An insurance policy against "all risks of physical loss" with respect to personal property of the insured, excluding, among other things, "loss caused by, or] resulting from . . . water below the surface of the ground including that which . . . flows, seeps or leaks through . . . foundations, walls, basement or other floors," covered damage to personal property of the insured in the basement of its premises occurring when a water pipe in the basement of adjacent premises burst and water collected therein escaped through its foundation walls and floor, "through the ground," and into the basement of the insured's premises through its foundation walls and floor. [763-768]
CONTRACT. Writ in the Superior Court dated February 9, 1968.
The case was heard by Moriarty, J.
Richard A. Gelerman for the plaintiff.
Stephen J. Paris for the defendant.
GOODMAN, J. In this action of contract the plaintiff seeks to recover on an insurance policy covering damage to personal property. The case comes to us on an appeal by the plaintiff from an order on a statement of agreed facts allowing the motion of the defendant insurer for summary judgment and denying the plaintiff's motion for summary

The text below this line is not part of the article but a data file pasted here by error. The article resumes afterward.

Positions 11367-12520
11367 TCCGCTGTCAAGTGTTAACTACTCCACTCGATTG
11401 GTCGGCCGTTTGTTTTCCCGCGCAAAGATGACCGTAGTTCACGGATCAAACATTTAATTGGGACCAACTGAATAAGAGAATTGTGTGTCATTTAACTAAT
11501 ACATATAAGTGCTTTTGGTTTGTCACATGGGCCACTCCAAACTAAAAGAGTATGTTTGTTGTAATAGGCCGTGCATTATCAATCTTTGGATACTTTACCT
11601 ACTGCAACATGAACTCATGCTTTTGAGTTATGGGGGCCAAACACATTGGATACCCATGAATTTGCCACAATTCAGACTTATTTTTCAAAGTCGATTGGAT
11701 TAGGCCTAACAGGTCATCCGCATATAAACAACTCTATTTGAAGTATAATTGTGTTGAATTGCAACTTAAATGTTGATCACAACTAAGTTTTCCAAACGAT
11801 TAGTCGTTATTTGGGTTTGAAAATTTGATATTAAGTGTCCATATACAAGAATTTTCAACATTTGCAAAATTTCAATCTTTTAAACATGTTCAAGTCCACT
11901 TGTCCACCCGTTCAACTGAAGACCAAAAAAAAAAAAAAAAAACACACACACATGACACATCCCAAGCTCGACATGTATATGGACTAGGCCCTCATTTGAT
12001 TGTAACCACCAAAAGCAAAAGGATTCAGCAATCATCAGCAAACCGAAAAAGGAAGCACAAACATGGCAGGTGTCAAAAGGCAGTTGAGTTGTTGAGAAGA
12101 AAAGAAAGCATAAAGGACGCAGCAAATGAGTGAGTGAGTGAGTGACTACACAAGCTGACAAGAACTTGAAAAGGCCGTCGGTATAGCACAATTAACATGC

judgment. See New Amsterdam Cas. Co. v. Goldstein, 352 Mass. 492 (1967).
As set out in the agreed facts, the damage to the plaintiff's property occurred "sometime over the Labor Day weekend of 1967, [when] a 1 1/2 inch water pipe in the basement of the . . . premises [adjacent to those of the plaintiff] burst. Some of the water which collected in the cellar of the next door premises escaped through its foundation walls and foundation floor, and through the ground, and then into the basement of the insured's premises thru its foundation walls and/or foundation floor causing water damages to the insured's contents within in the amount of $6,760.00." "These next door premises contain a building which is approximately 8 feet from the building of the insured's premises and the cellar depth of the insured's premises is 3 to 3 1/2 feet deeper than that of the next door premises."
The insurance policy then in effect "insure[d] against all risks of physical loss" and contained various exclusions. [Note 1] The defendant interprets paragraph B3 to exclude damage from water which has come through the ground, regardless of the source of the water. The plaintiff argues that the exclusion does not refer to water damage caused by a broken pipe. We agree with the plaintiff.
Loss from the bursting of a pipe on the premises of another would seem to be the kind of "fortuitous loss" which is "not usually covered under other insurance" and against which an "all risk" policy is designed to extend protection. Couch, Insurance (2d ed.) Section 48.138, p. 596.